How to read an options risk/reward graph
Major Candlestick Patterns
The 17/43 Weekly Exponential Moving Averages
The 5-35 oscillator
The MACD Indicator
Developed by Gerald Appel, the Moving Average Convergence/Divergence Indicator (MACD) is one of the simplest and most reliable indicators available today. The first line created is the MACD Graph (thick black line) and is calculated by taking the difference between the 26 day Exponential Moving Average (EMA), based on closing price, and the 12 day EMA, which creates a momentum oscillator that oscillates above and below zero. The second line created is the MACD trigger line (thin red line) which is a smoothed, 9 day EMA of the MACD graph.
The Relative Strength (RSI) Index
The Relative Strength Index (RSI) is a popular momentum oscillator that was developed by J. Welles Wilder. The RSI compares the magnitude of a stock or index’s recent gains to the magnitude of its recent losses and converts this information into a number that ranges from 0 to 100. Below is an example of the DOW index with its 20, 50, 100 and 200 day simple moving averages (SMA), and the RSI oscillator.
The Average Directional Index (ADX or DMI) Technical Indicator
The Average Directional Index (ADX), developed by J. Welles Wilder Jr. and also sometimes called the Direction Movement Index, or DMI, is used to evaluate the strength of a trend, be it up or down. The ADX indicates when a trend is present and the overall strength of the trend. The higher the ADX the stronger the trend.
The ADX system comprises three lines; +DI,–DI and the ADX line.
A) Positive Directional Indicator (+DI; thin green line) indicates the strength of upward price pressure
B) Negative Directional Indicator (–DI; thin red line) indicates the strength of downward price pressure
C) Average Directional Index (ADX line; thin black line) shows the overall strength of a trend without regard to direction. The higher the ADX, over 20, the stronger the trend.
The Accumulation/Distribution Line (A/D line) was developed by Marc Chaikin and is one of the popular volume flow indicators to assess the early cumulative flow of money into and out of a security, which can anticipate price moves of the stock. An up-trending A/D Line suggests that buying pressure is building on higher volume, and a down-trending A/D Line indicates that selling pressure is building on higher volume. The basic premise behind the A/D line is that an increase in the volume of shares traded, e.g. per day, will precede an eventual move in the price of the stock. Many times before a stock advances there will be a period of increased volume in the stock on the UP days just prior to the price move of the stock. The A/D line focuses on the price action for a given period (e.g. daily) and generates a value based on the location of the close, relative to the range for the day. We will call this value the “Close Location Value” or CLV. The CLV ranges from plus one to minus one with the center point at zero. Below is a summary of the the rules to calculate CLV.(more…)
Chaikin Money Flow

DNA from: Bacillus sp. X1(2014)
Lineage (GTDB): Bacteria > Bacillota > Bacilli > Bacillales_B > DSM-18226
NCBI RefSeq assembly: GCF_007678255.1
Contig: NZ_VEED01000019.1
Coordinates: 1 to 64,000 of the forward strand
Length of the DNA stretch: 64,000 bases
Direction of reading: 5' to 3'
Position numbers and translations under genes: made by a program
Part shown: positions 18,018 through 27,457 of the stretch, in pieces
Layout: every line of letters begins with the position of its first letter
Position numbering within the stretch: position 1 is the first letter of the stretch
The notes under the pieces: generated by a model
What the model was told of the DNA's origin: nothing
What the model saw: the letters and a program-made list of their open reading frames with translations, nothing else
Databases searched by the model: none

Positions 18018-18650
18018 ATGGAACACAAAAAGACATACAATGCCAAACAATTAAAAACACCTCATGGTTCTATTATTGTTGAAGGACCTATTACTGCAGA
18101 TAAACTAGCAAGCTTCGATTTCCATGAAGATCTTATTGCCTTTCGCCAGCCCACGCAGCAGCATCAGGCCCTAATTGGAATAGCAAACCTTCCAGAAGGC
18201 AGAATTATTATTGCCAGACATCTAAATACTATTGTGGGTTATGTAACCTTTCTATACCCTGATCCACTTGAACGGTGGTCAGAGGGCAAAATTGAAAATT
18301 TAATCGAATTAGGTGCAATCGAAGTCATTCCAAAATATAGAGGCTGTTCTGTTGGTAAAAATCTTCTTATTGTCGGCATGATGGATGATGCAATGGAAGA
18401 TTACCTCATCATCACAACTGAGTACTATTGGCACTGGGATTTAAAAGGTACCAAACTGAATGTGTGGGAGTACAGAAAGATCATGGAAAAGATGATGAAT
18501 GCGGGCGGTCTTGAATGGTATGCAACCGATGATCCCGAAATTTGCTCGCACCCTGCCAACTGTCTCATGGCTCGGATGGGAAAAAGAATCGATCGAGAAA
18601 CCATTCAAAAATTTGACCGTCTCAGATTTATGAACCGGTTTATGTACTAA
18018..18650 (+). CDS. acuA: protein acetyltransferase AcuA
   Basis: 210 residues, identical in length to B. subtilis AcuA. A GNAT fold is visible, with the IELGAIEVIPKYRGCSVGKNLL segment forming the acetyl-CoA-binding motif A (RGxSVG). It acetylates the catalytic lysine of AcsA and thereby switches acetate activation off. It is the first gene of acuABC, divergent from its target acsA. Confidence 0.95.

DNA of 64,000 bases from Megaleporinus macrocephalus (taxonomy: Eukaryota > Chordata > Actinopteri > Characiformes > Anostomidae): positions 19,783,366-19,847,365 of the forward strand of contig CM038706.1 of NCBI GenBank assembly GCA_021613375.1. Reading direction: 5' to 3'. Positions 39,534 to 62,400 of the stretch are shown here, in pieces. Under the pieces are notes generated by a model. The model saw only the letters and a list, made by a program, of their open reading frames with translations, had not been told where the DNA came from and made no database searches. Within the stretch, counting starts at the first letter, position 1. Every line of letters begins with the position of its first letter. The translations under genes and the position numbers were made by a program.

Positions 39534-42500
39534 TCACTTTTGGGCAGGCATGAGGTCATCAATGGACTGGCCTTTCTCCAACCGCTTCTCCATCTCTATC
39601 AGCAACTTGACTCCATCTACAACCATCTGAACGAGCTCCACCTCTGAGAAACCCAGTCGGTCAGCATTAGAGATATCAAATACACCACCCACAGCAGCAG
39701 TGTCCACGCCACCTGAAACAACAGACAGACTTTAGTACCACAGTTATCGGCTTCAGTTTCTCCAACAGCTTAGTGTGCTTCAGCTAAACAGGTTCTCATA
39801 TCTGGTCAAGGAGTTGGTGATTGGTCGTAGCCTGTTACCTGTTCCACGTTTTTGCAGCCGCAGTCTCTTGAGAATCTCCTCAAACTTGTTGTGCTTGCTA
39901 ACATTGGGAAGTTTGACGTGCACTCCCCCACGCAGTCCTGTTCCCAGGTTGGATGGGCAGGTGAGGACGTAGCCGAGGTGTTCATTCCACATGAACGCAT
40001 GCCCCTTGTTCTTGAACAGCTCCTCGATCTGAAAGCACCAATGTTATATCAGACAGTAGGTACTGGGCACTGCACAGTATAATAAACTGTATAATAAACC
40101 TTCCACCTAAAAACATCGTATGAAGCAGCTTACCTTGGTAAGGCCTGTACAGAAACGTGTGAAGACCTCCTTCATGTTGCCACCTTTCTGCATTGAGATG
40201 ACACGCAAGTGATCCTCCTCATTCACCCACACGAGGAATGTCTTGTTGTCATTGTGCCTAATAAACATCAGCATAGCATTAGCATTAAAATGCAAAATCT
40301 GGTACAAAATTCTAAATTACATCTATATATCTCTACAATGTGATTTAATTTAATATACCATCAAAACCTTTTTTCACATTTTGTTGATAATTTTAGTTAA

Bollinger Bands are widely used by professional traders and fund managers, and are designed to answer the question whether the price of a stock or index is high or low on a relative basis. Armed with this information, traders can make buy and sell decisions by using additional technical indicators to confirm price action of the stock or index they are trading. The Bollinger band does not give absolute buy and sell signals simply by having been touched; rather, it provides a framework within which price may be related to other technical indicators.
Bollinger Bands are formed by calculating two standard deviations around a 20 day simple moving average of an underlying index or stock. Two standard deviations include about 95% of the chart’s price data between the two trading bands. Because the standard deviation calculation is based on volatility, as the stock or index’s volatility changes the width of the “envelope” will increase or decrease correspondingly.
ISE Call/Put Ratio Sentiment Index (ISEE)
The International Securities Exchange (http://www.ise.com) equity only call/put ratio investor sentiment index (ISEE) is more refined than traditional put/call ratios because it only uses opening long customer transactions to calculate bullish/bearish market sentiment. Opening long transactions, i.e. where the investor “buys-to-open” a call or put leg, are thought to best represent market sentiment because investors often buy call and put options to express their actual market view of a particular stock. Short orders (i.e. sell-to-open) are excluded since myriad options strategies could be involved and thus are not representative of true investor sentiment. Furthermore, trades from market makers and institutional broker/dealers are excluded since their trades are usually part of more complex trades, such as spreads, butterflies, diagonals…etc. so these trades can “muddy the waters”. As a result, the ISEE calculation method allows for a more accurate measure of true investor sentiment than traditional put/call ratios. Moreover, the ISEE focuses on equities only and does not include options opened on ETFs and indexes, because many of the trades on ETFs and Indexes are used as hedging instruments, so they reflect less accurately on true investor sentiment.(more…)